Pittsburgh Summer Program 1: July 2017
Bayesian Explanations in Cognitive Science
Course description TBA.
Course description TBA.
Experimental Philosophy of Science
This seminar will focus on the use of experimental methods to make contributions to the philosophy of science as well as some metaphilosophical debates about the use of such methods.
Why is Biology different from Physics?
J J C Smart claimed, “Physics and chemistry have their laws… Biology, it seems to me, does not contain any laws in the strict sense.” (Philosophy and Scientific Realism 1963: p. 53) Many philosophers of science have agreed. I have proposed that the strict, dichotomous approach to scientific laws is not conceptually rich enough to explain the similarities and differences between knowledge of physics and knowledge of biology. For that, we need a pragmatic account of laws.
Thought Experiments in Science
John D. Norton
Thought experiments in science are remarkable, or at least they appear so. Through them, we can learn about the world, not by conducting a real experiment, but merely by imagining such experiments. This poses the problem that will be the focus of our meeting:
The epistemological problem of thought experiments in science:
How can merely experimenting in thought provide new knowledge of the natural world?
In advance of the meeting, please think about this problem and develop a view.
Course materials here.
Gene Therapy and Enhancement: Ethical Issues and Opportunities
Lisa S. Parker
This seminar will consider problems and opportunities associated with the use of genetic technologies to correct genetic variations associated with disease and disability that may also be used to enhance performance at various levels (e.g., cellular, whole organism). The focus will not be on the technologies or biological mechanisms, but on the ethical implications of the availability of the technologies and their use. Two sets of issues will be considered. One set, presented in the article by Dena Davis, centers around parents' choices to use technologies and the effect of those choices: parental autonomy, children's autonomy and well-being, and notions of culture, disability, and state interests. The second set, raised in my article, includes questions of justice and agency.
Race and Medicine
Course description TBA.
Psychiatry and Natural Kinds
Although there has long been a close link between philosophy and psychiatry, it is only in the past few decades that philosophy of psychiatry has emerged as a field on its own right, with its specific set of questions and themes generating interest from both traditional philosophers, and mental health professionals, including psychiatrists, psychologists, and social workers. In addition, recent advances in neuroscience, genetics, psychopharmacology, coupled with the publication of the fifth edition of the Diagnostic and Statistical Manual of Mental Disorders (DSM-5), which offers the standard criteria for the classification of mental disorder and used widely in North America and around the world, as well as the National Institute of Mental Health’s subsequent initiation of the Research Domain Criteria (RDoC) which offers a new criteria for research by redefining the basic dimensions of functioning (such as fear circuitry or working memory) to be studied across multiple units of analysis, from genes to neural circuits to behaviors, have generated many metaphysical and epistemological questions about the definition of mental disorders, the validity and reliability of scientific categories of mental disorders, cross-cultural differences in the properties of mental disorders, responsiveness of the mental disorder criteria to the experience of people with mental disorders, as well as the ethics of psychiatric diagnoses and treatment, and the nature of psychiatric research as a scientific enterprise.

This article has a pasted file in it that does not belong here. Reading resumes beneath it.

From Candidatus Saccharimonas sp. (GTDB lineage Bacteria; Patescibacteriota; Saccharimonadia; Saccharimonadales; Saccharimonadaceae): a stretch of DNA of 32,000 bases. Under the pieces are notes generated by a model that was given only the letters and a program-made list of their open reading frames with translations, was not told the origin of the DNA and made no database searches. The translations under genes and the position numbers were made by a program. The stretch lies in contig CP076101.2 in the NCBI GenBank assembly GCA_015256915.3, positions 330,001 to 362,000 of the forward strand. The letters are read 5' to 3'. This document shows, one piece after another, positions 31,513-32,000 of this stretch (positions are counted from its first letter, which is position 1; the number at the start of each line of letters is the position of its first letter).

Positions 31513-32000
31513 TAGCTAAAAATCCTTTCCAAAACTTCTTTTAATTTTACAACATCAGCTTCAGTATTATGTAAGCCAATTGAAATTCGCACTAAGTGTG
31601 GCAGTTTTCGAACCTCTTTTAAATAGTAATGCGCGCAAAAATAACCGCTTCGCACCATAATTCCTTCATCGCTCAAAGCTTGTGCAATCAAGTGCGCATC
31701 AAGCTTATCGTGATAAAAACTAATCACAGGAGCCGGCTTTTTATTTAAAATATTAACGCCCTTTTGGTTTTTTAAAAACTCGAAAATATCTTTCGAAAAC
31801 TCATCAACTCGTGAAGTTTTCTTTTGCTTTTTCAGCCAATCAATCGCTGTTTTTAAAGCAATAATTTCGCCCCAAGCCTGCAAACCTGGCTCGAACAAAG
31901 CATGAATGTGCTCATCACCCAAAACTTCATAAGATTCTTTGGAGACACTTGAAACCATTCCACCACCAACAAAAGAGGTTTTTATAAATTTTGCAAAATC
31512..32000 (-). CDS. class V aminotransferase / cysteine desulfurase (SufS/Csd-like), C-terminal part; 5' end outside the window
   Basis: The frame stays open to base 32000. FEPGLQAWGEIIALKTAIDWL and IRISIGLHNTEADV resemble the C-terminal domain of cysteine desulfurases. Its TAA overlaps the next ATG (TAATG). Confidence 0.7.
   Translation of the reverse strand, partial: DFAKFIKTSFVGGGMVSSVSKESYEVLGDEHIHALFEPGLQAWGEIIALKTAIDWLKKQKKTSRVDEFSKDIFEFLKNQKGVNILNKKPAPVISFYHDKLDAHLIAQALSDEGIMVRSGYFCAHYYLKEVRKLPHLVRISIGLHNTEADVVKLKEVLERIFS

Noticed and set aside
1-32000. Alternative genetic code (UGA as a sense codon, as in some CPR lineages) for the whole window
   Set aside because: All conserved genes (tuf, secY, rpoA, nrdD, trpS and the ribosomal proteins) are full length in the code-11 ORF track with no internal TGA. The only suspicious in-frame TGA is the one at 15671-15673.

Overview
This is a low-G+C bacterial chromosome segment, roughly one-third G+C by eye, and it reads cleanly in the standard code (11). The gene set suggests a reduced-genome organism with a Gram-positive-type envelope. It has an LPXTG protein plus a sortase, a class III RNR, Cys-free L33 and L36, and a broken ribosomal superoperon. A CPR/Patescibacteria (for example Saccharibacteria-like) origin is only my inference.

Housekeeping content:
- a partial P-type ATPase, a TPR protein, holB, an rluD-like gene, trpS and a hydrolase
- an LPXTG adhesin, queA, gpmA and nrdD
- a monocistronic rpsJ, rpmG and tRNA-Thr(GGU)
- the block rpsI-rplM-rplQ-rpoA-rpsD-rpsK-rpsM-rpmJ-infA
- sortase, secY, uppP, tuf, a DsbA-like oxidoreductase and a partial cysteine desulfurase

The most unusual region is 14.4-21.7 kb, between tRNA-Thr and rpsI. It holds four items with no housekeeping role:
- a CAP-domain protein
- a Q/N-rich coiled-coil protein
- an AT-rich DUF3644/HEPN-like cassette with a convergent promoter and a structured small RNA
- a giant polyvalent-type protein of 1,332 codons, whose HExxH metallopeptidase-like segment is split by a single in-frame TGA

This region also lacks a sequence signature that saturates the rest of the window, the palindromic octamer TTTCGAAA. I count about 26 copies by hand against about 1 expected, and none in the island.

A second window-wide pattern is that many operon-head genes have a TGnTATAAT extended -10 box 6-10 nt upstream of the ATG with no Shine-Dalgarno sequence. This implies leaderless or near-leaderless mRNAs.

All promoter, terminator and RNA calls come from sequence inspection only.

Our focus in this seminar will be one of the fundamental metaphysical and epistemological questions in philosophy of psychiatry, namely, whether mental disorders are natural kinds. For many philosophers, attributing natural kind status to mental disorders is appealing because of the conceived utility of natural kinds in scientific generalizations. Opponents of this view, on the other hand, object to this argument pointing out the complexity of mental disorders as well as the obscurity of the notion of natural kind in philosophy. In this seminar, we will discuss these arguments through a close reading of the pivotal texts in this debate.
Social Epistemology of Science
Kevin Zollman and Liam Kofi Bright
Science is a social enterprise, and understanding it as such can reveal interesting insights about scientific progress. The social perspective makes us consider "scientific rationality" in a different light: some behaviors that might seem irrational from the perspective of an individual scientist are productive when analyzed from a social perspective. In this seminar we will look at two papers that argue for this conclusion from a historical and mathematical perspective.